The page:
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The Spokesman-Review Newspaper
Spokane, Washington  Est. May 19, 1883

‘We’re fighting for the truth’: CdA jeweler hires attorneys to challenge ruling on $500K snowfall promotion

Dan Clark of Clark's Diamond Jewelers poses for a photo at one of the counters in his store on Jan. 11. Clark's ran a promotion promising customers who bought jewelry around the holidays a full refund for their purchases if it snowed at least three inches that day. The store has hired attorneys in an effort to prove that happened. (Tyler Tjomsland / The Spokesman-Review)

Clark’s Diamond Jewelers in Coeur d’Alene is involving attorneys in its crusade to award more than $500,000 in refunds to customers after an insurance company ruled that snowfall fell short of a promotional total.

“We did this to be fun and have fun with our customers,” said owner Jane Clark. “This is the worst-case scenario for us.”

The jeweler offered a retail promotion during the holidays saying purchases made between Nov. 22 and Dec. 31 would be refunded if more than 3 inches of snow fell on Jan. 11. Clark’s Diamond Jewelers paid a percentage of its sales and signed a contract with an insurance provider to put on the promotion.

The store’s owners were ecstatic when Coeur d’Alene-based meteorologist Cliff Harris measured 3.3 inches of snow between midnight and 9:30 a.m. that day at his weather station, the official measurement site for the promotion. And people say even more snow fell later in the day.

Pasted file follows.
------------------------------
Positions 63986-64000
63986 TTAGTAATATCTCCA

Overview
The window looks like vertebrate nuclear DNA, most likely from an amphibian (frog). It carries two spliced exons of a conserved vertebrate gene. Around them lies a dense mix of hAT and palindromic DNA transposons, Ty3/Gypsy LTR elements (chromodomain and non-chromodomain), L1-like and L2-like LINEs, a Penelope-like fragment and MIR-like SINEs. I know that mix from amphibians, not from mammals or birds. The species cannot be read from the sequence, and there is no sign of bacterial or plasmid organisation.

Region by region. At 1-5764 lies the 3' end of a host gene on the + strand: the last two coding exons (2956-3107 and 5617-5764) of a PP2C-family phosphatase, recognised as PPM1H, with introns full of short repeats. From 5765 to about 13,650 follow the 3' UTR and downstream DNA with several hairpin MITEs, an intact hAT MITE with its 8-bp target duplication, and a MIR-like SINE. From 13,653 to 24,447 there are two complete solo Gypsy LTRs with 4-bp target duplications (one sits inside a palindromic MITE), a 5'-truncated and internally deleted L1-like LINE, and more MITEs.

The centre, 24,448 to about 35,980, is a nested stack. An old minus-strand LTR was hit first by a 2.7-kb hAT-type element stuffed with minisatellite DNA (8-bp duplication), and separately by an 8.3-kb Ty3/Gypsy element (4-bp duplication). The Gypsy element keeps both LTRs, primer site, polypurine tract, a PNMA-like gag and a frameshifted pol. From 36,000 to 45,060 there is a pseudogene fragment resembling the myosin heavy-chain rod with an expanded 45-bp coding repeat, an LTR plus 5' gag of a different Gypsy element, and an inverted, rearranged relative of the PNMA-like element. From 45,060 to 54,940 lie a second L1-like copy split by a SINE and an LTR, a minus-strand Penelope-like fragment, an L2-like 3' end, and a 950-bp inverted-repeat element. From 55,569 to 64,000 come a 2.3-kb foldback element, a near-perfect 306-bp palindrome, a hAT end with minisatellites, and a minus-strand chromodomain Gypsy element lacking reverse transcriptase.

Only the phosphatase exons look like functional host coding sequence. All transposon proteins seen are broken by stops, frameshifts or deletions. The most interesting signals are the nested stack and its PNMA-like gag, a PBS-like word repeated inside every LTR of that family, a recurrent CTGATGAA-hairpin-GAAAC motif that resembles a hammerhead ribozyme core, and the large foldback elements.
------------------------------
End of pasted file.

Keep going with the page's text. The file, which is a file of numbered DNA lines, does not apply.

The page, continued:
But the following Monday an Illinois-based company tasked with verifying the snow total for the jeweler’s insurance provider said it only measured 1.8 inches using Doppler radar.

When Clark’s Diamond Jewelers challenged the ruling, the company revised its report to 2.3 inches of snow and the promotional insurance provider denied the claim, according to a news release.

Dan Clark, the former owner of the store and Jane Clark’s father, had similar issues with insurance providers when he did a similar snowfall promotion in 2005.

“It was a big deal,” said Dan Clark, who recalled refunding about $250,000 to customers that year.

Jane Clark, when preparing for the promotion, thought an insurance provider would live up to its side of the bargain and is now disappointed. She said her customers have been understanding and patient while the store sorts out the issue.

“We’re with our customers,” she said. “We’re fighting for the truth. We want them to get their refunds.”

Clark said she is gathering photos and videos of snowfall from Jan. 11, consulting meteorologists and examining the insurance-provider contract with attorneys.

“We’re continuing to pursue this. We’re not going to drop it,” Clark said. “We really do believe that the insurance company owes our customers.”